Protecting User Privacy Better with Query l-Diversity

Protecting User Privacy Better with Query l-Diversity

Fuyu Liu (University of Central Florida, USA) and Kien A. Hua (University of Central Florida, USA)
Copyright: © 2010 |Pages: 18
DOI: 10.4018/jisp.2010040101
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Abstract

This paper examines major privacy concerns in location-based services. Most user privacy techniques are based on cloaking, which achieves location k-anonymity. The key is to reduce location resolution by ensuring that each cloaking area reported to a service provider contains at least k mobile users. However, maintaining location k-anonymity alone is inadequate when the majority of the k mobile users are interested in the same query subject. In this paper, the authors address this problem by defining a novel concept called query l-diversity, which requires diversified queries submitted from the k users. The authors propose two techniques: Expand Cloak and Hilbert Cloak to achieve query l-diversity. To show the effectiveness of the proposed techniques, they compare the improved Interval Cloak technique through extensive simulation studies. The results show that these techniques better protect user privacy.
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1 Introduction

With rapid advances in wireless communication and wide spread of location positioning systems, Location-Based Services (LBS) are becoming increasingly popular. Mobile users can send queries, such as “where is the nearest gas station?” or “where is the closest women clinic?”, to service providers and get query results back. These queries are called location-based queries, because they typically consist of a location, usually the location of the query issuer, and a question. There are a lot of challenges to answer this type of query for mobile users. One of the challenges is how to protect user’s privacy. As we can see, to get a query result, one has to provide a location as well as a query question to the service provider, which raises a privacy concern if the service provider is not trustworthy.

Many researches have been done to address this challenge (Gruteser and Grunwald, 2003; Gedik and Liu, 2005; Mokbel et al., 2006; Chow and Mokbel, 2007; Bamba et al., 2008; Xu and Cai, 2007, 2008). Most existing solutions assume a three tier architecture, in which mobile users first send the location and query information to a trusted anonymizer server, then the anonymizer server performs some cloaking procedure to enlarge the query’s location into a region, finally forwards that region to a service provider. Typically, the goal of this cloaking procedure is to enforce location -anonymity. That is, the cloaked region must contain at least other users, such that an adversary can only link the cloaked query to the actual query issuer with probability. To protect against a query sampling attack (Chow and Mokbel, 2007), techniques have been proposed to ensure that all users included in the same cloaked region must report this region as their cloaked region.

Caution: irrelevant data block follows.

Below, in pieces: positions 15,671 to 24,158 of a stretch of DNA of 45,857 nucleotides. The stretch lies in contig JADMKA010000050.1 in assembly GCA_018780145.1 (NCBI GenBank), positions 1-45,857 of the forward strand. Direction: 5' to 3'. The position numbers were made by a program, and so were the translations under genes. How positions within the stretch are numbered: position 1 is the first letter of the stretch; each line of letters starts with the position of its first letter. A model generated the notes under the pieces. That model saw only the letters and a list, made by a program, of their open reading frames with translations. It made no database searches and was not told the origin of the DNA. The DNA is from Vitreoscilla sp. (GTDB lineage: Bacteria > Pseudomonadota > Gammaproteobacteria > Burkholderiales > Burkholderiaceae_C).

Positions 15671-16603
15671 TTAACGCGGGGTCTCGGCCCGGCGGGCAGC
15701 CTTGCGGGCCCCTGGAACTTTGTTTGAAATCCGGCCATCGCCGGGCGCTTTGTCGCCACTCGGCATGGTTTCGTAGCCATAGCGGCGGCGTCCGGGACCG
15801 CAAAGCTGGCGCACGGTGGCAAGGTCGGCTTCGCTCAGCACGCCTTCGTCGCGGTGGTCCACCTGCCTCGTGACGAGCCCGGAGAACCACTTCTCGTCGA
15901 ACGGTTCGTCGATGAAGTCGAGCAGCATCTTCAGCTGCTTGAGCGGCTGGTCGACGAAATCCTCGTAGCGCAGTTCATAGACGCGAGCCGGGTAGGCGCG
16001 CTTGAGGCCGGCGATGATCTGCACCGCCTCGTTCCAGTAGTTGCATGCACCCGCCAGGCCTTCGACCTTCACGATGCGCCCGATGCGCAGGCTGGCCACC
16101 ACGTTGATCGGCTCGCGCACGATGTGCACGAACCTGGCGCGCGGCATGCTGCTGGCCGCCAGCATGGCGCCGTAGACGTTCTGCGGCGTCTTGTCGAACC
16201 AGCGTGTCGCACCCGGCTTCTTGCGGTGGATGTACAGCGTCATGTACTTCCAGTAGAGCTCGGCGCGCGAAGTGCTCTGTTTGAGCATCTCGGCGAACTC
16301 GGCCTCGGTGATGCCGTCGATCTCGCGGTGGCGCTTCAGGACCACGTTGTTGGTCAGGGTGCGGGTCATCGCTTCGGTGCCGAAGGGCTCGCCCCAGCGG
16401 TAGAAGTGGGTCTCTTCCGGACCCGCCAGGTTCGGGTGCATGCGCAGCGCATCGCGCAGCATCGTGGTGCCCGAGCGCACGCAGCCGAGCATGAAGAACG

Enforcing k-anonymity alone is not sufficient to ensure privacy. Let us consider a scenario, in which all users from a cloaked region are interested in the same type of service such as the location of a special club. In this case, even an adversary cannot link an individual query back to a specific user, it is still known to the adversary that all the users in the cloaked region have inquired about that special club. While this example depicts an extreme case, in reality, it is not uncommon that users from the same cloaked region request only a limited number of services. Consequently, an adversary can still infer that some user has issued a query on a certain service with a high probability. This kind of attack is referred to as query homogeneity attack (Xiao et al., 2008), and renders the existing k-anonymity model vulnerable. To counter this kind of attack, we modify the l-diversity concept (Machanavajjhala et al., 2006), originally proposed for the relational database domain, and apply it in LBS domain to protect query contents. The key idea is to ensure that for all queries sharing the same cloaked region, their query contents must be different enough, such that the probability of linking a query to its original issuer is less than some pre-defined threshold.

In this paper, we first formally define the problem, and then propose two cloaking techniques that can counter against query homogeneity attack. Both of these techniques first divide the whole terrain into grid cells. Their space partitioning schemes, however, are different. The first technique starts from the center cell, and gradually expands over the space in all directions in search for a good way to partition the space. In contrast, the second technique first maps the two-dimensional grid space into a one-dimensional line of grid cells using a space filling curve, and then sequentially scans these cells to find the best partitioning strategy. We will describe these techniques in details later, and give simulation results to show that they are significantly better than the improved Interval Cloak technique (Gruteser and Grunwald, 2003).

The contributions we make in this paper can be summarized as follows:

  • To the best of our knowledge, we are the first to use the -diversity concept to address the query homogeneity attack.

  • We consider a new anonymization criteria: -sharing region, and propose two cloaking techniques to partition the space using this new criteria.

  • We conduct extensive simulation studies to evaluate the proposed techniques.

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